• Hollow Rock-Bruceton Special School District - Bruceton, Tennessee
• Tipton County School District - Covington, Tennessee
• Shelby County Schools - Memphis, Tennessee: Project A.I.M.
• Hamilton County Schools - Chattanooga, Tennessee: Benwood Initiative
• Metro Nashville Public Schools - Nashville, Tennessee
• Bradford Special School District - Bradford, Tennessee
• Guilford County Schools - Greensboro, North Carolina: Mission Possible
• South Dakota: Incentive Fund
• Alaska Compensation Reform Initiatives - 3 District Consortium
• Ohio Teacher Incentive Fund (OTIF) and Ohio Appalachian Collaborative (OAC)
What is an Alternative Compensation System?
Definition: A salary system in which employee base pay increases are determined by factors other than educational attainment and years of service. Such factors differ from district to district but (could) include components such as evaluation scores, value-added, peer evaluation, additional duties, parent/student surveys, working in a hard-to-staff subject/building, or skill attainment. Thus, people who receive high marks or are more involved get higher base increases than lose with low marks or those who are not as involved.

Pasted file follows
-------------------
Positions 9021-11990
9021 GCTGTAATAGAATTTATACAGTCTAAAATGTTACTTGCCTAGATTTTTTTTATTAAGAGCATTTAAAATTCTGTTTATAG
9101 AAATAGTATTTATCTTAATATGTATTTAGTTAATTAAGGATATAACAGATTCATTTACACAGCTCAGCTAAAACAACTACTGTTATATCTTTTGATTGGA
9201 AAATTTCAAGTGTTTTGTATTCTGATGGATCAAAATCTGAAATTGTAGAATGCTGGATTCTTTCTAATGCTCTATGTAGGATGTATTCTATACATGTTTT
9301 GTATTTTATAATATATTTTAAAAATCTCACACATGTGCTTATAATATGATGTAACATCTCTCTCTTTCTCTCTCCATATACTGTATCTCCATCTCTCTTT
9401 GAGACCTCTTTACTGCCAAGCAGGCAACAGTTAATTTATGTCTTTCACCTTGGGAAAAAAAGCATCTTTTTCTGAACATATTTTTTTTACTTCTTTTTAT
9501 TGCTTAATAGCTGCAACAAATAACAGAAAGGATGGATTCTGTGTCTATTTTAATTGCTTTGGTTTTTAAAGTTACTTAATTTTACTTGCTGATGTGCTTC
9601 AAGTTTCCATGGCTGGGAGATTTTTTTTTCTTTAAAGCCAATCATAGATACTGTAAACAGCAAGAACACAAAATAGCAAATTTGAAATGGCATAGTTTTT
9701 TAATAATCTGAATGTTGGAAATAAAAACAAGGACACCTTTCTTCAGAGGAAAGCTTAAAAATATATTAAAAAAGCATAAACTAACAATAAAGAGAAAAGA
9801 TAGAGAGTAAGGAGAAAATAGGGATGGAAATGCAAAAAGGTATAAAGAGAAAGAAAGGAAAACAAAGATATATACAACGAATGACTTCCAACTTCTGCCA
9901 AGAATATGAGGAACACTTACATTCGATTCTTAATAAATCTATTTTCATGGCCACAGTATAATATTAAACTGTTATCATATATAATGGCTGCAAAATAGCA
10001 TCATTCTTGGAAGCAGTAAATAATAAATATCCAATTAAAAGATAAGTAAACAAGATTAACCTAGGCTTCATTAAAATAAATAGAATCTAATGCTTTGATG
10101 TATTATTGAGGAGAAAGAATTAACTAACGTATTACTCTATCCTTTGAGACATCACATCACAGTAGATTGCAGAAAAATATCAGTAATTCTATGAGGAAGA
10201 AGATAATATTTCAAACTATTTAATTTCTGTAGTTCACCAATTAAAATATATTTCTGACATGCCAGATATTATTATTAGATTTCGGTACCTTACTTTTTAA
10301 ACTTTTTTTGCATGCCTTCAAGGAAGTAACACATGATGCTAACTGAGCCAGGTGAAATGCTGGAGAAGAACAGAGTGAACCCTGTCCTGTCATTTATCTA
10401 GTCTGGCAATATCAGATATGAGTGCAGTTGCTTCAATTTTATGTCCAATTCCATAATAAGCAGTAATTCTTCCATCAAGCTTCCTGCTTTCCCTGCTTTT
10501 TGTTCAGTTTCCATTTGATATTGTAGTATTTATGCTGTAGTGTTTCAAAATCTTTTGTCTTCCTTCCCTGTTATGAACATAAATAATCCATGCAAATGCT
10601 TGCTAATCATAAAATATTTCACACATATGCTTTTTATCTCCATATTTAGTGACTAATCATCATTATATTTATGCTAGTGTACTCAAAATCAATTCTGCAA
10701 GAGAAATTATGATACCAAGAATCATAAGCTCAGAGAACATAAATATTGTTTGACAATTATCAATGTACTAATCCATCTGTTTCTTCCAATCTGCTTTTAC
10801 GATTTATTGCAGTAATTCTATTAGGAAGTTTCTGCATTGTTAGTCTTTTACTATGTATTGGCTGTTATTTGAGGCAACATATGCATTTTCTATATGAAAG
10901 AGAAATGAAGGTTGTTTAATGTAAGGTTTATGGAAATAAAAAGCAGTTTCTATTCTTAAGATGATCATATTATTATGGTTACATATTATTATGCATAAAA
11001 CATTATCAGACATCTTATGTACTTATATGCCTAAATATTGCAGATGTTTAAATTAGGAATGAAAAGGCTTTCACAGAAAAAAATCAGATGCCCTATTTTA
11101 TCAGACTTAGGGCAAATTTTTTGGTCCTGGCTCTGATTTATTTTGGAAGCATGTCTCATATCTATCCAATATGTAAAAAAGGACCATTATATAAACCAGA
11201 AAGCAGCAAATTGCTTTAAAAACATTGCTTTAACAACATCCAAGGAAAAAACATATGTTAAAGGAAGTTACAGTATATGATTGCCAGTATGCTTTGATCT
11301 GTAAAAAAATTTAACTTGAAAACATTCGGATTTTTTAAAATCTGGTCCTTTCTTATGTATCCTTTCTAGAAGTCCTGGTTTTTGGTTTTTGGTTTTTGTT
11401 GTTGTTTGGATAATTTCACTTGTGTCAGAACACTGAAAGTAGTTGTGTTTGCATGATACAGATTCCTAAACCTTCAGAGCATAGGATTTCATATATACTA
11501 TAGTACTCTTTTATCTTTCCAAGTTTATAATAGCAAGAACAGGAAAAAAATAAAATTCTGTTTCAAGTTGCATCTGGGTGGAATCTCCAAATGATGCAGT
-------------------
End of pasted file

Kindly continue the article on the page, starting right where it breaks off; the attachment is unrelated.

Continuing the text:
Info: The alternative compensation systems that currently exist across the county have been home-grown (with occasional consultant assistance) to fit districts needs. A number of these systems have been developed using Race to the Top dollars, private foundation funding, and research initiatives. However, the large majority were created through TIF grants. These compensation programs are all extremely different. Some may include bonuses as well as base increases.
There are only a handful of districts that use an alternative compensation system (some with bonuses as well) to pay and reward teachers:
• Denver Public Schools - Denver, Colorado: ProComp
• Washington D.C.: IMPACT
• Eagle County Schools - Eagle, Colorado: Rewarding Excellence in Teaching
• Putnam County Schools - Cookeville, Tennessee: Putnam County Accelerating Student Success (P.A.S.S.)
• Trousdale County Schools - Hartsville, Tennessee: Alternative Comp
• Aldine Independent School District - Houston, Texas
• Westside Community School District 66 - Omaha, Nebraska
• Lexington City Schools - Lexington, Tennessee
• Johnson County Schools - Mountain City, Tennessee
There are many strengths, weaknesses, opportunities, and challenges to consider when selecting (or altering) a compensation system. Depending on the district and its culture, these can vary. But, while the debate will continue about which type of system is best, it’s important for talent managers, school leadership, teachers, parents, and all district stakeholders to remember that what’s really important is whether or not your pay system matches the vision, mission, and goals of your district.
More on compensation to come...
Thom Griffith, Battelle for Kids Human Capital Specialist, contributed to this post. Thom is a Human Resources professional with a Masters of Labor and Human Resources from The Ohio State University Fisher College of Business.
The opinions expressed in K-12 Talent Manager are strictly those of the author(s) and do not reflect the opinions or endorsement of Editorial Projects in Education, or any of its publications.